Monday, January 21, 2013
Reporter Martin George reports on how the Japanese cope with the snow.
There were many things about English schools that surprised the Japanese teenagers I taught for three years: our long summer holidays, our cleaners who scrub the classrooms instead of kids, and our lack of special indoor footwear.
But most of all, they were astonished to hear how 5cm of snow can see life in England grind to a halt.
Yamagata prefecture is rural, moutainous, and for three months a year receives daily dumps of snow swept south from Siberia. It’s an area where a supermarket trip can leave your car under a foot of snow, and trees have wooden shelters to stop them snapping under the weight.
But despite the extreme weather, none of my students had ever had a day off because of the white stuff. Life simply goes on around it.
Roads are not gritted – the salt would damage the rice paddies – but in many towns naturally-heated spring water is used to keep them ice free. Drivers put on their winter tyres and it is rare to hear of an accident caused by ice.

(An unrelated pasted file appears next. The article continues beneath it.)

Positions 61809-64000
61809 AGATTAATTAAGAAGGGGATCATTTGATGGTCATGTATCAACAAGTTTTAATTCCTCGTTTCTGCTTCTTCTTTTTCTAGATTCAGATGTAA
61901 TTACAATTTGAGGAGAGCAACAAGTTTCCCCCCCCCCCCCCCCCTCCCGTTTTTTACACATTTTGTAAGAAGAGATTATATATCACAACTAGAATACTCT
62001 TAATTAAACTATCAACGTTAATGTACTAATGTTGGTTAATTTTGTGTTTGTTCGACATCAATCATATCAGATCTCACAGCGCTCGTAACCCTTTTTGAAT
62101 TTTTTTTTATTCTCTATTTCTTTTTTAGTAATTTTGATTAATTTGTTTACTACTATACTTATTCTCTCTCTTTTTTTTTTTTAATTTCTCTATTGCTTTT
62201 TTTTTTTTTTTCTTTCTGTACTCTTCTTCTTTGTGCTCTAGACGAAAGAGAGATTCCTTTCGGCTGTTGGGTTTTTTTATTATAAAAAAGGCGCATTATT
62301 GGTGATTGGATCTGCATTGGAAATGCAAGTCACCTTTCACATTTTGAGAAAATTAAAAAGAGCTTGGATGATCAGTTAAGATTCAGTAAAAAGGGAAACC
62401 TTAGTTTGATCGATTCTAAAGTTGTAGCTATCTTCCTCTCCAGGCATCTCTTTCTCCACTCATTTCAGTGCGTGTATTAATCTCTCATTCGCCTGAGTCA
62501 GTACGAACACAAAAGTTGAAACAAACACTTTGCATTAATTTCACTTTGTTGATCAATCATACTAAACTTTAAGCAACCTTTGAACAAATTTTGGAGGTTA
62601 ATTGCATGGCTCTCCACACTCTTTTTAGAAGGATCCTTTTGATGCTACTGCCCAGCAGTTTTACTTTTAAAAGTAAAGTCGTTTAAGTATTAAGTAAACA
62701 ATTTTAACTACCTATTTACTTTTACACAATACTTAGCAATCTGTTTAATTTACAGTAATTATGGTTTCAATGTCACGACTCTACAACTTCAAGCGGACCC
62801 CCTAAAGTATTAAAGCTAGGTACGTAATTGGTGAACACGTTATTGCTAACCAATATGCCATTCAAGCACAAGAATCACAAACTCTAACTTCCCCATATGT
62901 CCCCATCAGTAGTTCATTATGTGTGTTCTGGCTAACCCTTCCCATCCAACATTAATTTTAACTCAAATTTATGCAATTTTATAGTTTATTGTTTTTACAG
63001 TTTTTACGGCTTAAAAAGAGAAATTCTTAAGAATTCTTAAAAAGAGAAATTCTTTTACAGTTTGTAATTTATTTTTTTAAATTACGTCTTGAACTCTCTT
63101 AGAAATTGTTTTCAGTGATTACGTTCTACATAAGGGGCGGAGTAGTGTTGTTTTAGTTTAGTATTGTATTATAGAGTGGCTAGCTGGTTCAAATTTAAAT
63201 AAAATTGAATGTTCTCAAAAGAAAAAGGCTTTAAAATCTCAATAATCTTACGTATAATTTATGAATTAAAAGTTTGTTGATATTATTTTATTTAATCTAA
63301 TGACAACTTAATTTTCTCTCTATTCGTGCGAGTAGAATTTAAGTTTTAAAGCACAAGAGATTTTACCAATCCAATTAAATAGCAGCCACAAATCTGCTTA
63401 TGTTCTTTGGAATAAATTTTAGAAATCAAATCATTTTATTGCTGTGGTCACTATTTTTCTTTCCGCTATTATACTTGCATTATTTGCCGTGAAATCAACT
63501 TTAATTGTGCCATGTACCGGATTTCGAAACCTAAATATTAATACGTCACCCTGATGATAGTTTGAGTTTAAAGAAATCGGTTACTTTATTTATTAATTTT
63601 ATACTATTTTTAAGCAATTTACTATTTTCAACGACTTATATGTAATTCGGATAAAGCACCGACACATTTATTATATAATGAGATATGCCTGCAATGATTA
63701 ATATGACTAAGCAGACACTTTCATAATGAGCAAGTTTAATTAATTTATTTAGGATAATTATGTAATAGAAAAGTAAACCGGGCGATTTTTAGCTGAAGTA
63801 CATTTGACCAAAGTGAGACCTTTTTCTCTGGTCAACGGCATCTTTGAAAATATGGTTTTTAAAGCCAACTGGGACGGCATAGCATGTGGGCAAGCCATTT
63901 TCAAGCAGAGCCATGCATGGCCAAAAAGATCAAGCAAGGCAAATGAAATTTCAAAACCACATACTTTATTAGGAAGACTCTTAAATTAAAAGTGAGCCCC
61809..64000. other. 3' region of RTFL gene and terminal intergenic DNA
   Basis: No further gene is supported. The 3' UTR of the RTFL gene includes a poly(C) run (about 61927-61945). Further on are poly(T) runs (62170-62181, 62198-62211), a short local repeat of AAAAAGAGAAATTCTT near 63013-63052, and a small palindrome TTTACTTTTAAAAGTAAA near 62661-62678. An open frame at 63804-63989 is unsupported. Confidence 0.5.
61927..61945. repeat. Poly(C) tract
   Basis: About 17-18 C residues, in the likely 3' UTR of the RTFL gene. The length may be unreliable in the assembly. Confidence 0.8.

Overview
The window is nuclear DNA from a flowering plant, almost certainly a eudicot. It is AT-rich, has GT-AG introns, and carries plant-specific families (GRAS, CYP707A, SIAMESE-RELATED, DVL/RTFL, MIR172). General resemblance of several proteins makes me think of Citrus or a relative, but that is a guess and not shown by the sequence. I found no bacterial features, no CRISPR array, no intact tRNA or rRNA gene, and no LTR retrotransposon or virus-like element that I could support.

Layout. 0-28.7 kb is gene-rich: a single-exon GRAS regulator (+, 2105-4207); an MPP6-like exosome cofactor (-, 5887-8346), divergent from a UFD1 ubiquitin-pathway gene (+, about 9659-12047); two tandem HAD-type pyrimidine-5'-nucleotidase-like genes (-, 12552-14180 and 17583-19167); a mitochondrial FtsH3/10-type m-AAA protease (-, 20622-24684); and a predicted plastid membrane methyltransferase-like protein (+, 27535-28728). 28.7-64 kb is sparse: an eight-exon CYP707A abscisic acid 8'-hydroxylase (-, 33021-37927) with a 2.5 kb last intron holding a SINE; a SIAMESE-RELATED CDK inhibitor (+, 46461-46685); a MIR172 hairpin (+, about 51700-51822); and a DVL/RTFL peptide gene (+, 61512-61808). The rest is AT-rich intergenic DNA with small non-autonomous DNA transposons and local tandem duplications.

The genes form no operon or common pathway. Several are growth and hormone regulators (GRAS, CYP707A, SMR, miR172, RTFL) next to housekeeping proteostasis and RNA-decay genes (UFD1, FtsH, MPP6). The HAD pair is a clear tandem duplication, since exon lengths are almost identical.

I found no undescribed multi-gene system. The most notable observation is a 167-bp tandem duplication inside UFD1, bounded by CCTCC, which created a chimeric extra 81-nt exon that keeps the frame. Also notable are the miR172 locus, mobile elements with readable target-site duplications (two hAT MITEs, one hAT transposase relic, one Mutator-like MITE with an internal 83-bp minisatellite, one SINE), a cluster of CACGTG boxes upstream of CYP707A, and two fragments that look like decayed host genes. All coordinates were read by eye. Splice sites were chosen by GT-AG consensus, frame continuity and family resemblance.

The snow is formalised rather than fun, with few snowmen or snowballs, but snow festivals with ice sculptures instead. When snow was thin on the ground in 2007, one nearby town, Yonezawa, asked every resident to donate a bucket of snow to help create its famous snow lanterns.
But despite so much preparation for the bad weather, it always amazed me how so many houses were built to be cool in the summer, rather than warm in the winter, and do not have central heating. I stored my contact lens solution in the fridge – the warmest part of my apartment – and never learned how to stop my toilet freezing solid.
The difference with England, of course, is predictability. If we were guaranteed three months of solid snow, I am sure we would be just as prepared.